Big Sur mail plugin once again

The mail plugin once more.

Could someone at DT please check if they’ve got the time:

  • completely wipe disk of a test machine
  • new macOS Big Sure installation
  • new DT installation
  • login as regular (non-admin) user
  • start DT
  • start Mail + setup some mail account (required to proceed I think)
  1. Are the add-ons installed automatically? (I can’t remember if this occurs)
  2. Do you get a request by DT or macOS to enable/manage the plugin in Mail?
  3. Do you get a request initiated by DT or macOS to allow full disk access?
  4. Does the mail plugin show up under macOS Mail->Preferences?

I’ve found none of the above occurs (except perhaps point 1) although the manual repeatedly states use of the plugin is advised to enhance importing e-mail. I went through several topics and troubleshooting in the manual to try and resolve it, but if above is reproducible I would consider that a bug or at least illogical behavior. I presume most users will not go looking for full disk access or start deleting library folders to troubleshoot on their own, nor should they ideally be required to read the manual (although it’s very well written IMO).

It appears re-installing the plugin is described in the manual on page 176, which more or less seems to make it a re-install ‘by default’ for some. I don’t think re-installing a plugin should be necessary if it could be avoided in the first place, but to make matters worse, in my case re-installing is impossible as the box is greyed out and DT reports the plugin is already installed.

What am I doing wrong? Is installation of the plug-in completely automatic? Does or doesn’t it require full-disk access?

TL/DR; mail plugin could to be more complicated than perhaps necessary

Some of this needs to be answered by DT themselves, but I’m going to try and help you troubleshoot in the meantime.

To the best of my memory, the answers to your questions are:

  1. the add-ons are installed when you select to do so; from there on, installation is automatic, but my memory is that I have had to then activate the plugin in Mail manually (via Mail, Preferences, General, Manage Plug-ins…)
  2. no
  3. yes, no, or maybe. My experience with macOS is that it will often times ask for the necessary access, but occasionally either forgets or dismisses the dialogue before I get round to making a choice.
  4. yes (if, in preferences, you select General/Manage Plug-ins…)

Re. Full Disk Access: DT3 itself requires FDA to work properly. Mail and/or the Plugin do not. In Automation, I have both DT3 allowed to control Mail and Mail allowed to control DT3. I cannot tell you whether that is due to the Plug-In, or was something I set up along the way because I use scripts in both programs to perform actions with the other.

If the Plug-in is not appearing in Mail (under Preferences/General/Manage Plug-Ins…), however, any thoughts about necessary access are moot. This can happen (maybe Mail wasn’t really closed when the Plug-In is installed? It was a full moon and a wolf howled at the wrong moment, etc.)

Does this post help you?

Again, I’m aware I haven’t addressed the question of user-experience in my post - I don’t think that is for me to do; I don’t have the necessary metrics available (number of users having trouble vs user base; conditions attributable to DT3 vs to macOS).

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Check.,No wolves were howling :grinning:

But what I intentionally used and described was a highly standardized surrounding (new installations) and as such a highly reproductive situation for DT to test. Only the hardware could be different, but I think that shouldn’t influence macOS behavior in this case (although that could be the case of course).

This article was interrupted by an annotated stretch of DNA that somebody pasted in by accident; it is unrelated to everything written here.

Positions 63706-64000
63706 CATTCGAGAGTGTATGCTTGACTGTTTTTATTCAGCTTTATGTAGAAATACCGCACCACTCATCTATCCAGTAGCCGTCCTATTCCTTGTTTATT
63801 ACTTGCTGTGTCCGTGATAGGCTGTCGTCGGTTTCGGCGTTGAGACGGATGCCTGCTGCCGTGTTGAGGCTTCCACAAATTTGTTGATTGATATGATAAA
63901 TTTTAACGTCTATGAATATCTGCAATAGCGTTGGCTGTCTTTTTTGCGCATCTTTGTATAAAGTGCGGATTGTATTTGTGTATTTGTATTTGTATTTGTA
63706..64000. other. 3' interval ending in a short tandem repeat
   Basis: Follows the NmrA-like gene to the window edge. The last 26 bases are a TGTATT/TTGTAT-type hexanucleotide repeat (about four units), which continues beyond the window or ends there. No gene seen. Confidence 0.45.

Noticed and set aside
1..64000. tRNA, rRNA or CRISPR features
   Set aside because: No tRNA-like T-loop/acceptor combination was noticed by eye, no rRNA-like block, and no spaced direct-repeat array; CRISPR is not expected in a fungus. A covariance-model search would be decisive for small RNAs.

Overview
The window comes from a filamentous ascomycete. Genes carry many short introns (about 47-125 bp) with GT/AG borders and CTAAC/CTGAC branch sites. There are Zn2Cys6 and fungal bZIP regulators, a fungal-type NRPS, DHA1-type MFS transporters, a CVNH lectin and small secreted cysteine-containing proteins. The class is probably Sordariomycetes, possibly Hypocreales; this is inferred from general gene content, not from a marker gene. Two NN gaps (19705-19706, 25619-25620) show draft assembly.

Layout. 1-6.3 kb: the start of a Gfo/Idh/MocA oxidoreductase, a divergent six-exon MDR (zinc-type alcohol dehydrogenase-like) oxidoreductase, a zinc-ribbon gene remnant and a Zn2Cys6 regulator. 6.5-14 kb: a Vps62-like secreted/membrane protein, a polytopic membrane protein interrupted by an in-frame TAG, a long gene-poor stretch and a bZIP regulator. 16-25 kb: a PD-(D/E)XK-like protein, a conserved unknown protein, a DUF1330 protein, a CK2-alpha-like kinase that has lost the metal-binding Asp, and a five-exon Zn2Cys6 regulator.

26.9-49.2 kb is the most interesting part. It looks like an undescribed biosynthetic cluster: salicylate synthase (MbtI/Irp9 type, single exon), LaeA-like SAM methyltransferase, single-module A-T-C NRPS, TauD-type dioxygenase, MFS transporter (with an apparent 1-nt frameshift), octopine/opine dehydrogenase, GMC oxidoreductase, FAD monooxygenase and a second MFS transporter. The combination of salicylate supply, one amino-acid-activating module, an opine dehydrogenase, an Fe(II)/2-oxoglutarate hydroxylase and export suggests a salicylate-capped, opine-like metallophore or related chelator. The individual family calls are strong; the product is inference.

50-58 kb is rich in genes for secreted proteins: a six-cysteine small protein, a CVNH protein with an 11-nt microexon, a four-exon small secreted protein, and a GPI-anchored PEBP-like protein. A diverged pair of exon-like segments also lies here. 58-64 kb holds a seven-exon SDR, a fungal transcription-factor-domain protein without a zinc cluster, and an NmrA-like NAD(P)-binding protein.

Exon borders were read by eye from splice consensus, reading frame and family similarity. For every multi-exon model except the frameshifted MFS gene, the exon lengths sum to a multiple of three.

Did you perform the steps above or is what you desribe your experience in the past without new installations following a wiped disk?

Thanks. I’ll check and if that works that would be nice.

But my main point is that those steps obviously needn’t be necessary if avoidable somehow (and perhaps they aren’t). The question wasn’t meant as negative critique to be clear, but as feedback that a process appears to be behaving in a way that I think might be improved (if confirmed and possible to improve that is).

The question (and the reason why I set a ‘bug report’ tag) therefore is if this behavior is standard and could be avoided. Users likely aren’t aware a plug-in isn’t running, if it isn’t running. And likely will not report problems unless they discover in the manual that full disk access is required etc. and check if it is. But users could also be actively nudged and, as far as I know, it’s possible to programatically check for example if Mail is running. So if it is necessary that Mail is closed during installation, DT might check and ask a user to first close Mail before add-on installation will proceed. IMO that’s a better way to handle installations, as a user that didn’t close Mail if it should have been closed will be puzzled by the reason why the plug-in doesn’t show.

It’s my memory of my experience following a fresh install (that is, on a wiped disk); I don’t have a test rig, so it’s nothing I can test en passant.

I understand this; I’m only doing the “help @Solar-Glare personally” bit, the rest is for DT :slight_smile:

DT does that; life experience says closed programs sometimes aren’t, though (eg program appears closed, task manager shows it alive and kicking); I don’t have the knowledge to say whether occurrences such as those can be detected or not, or might influence an installation. Just kinda guessing :slight_smile:

And I sincerely appreciate your help! My question was somewhat ambiguous, as indeed I’m trying to figure what to do and was thinking about the reasons why I need to do them.

Likewise. I agree it’s probably the developers that can explain what might be going on the best and what is and isn’t possible.

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That, btw, means I don’t have a clue but want to be seen to be trying, at least :stuck_out_tongue_winking_eye: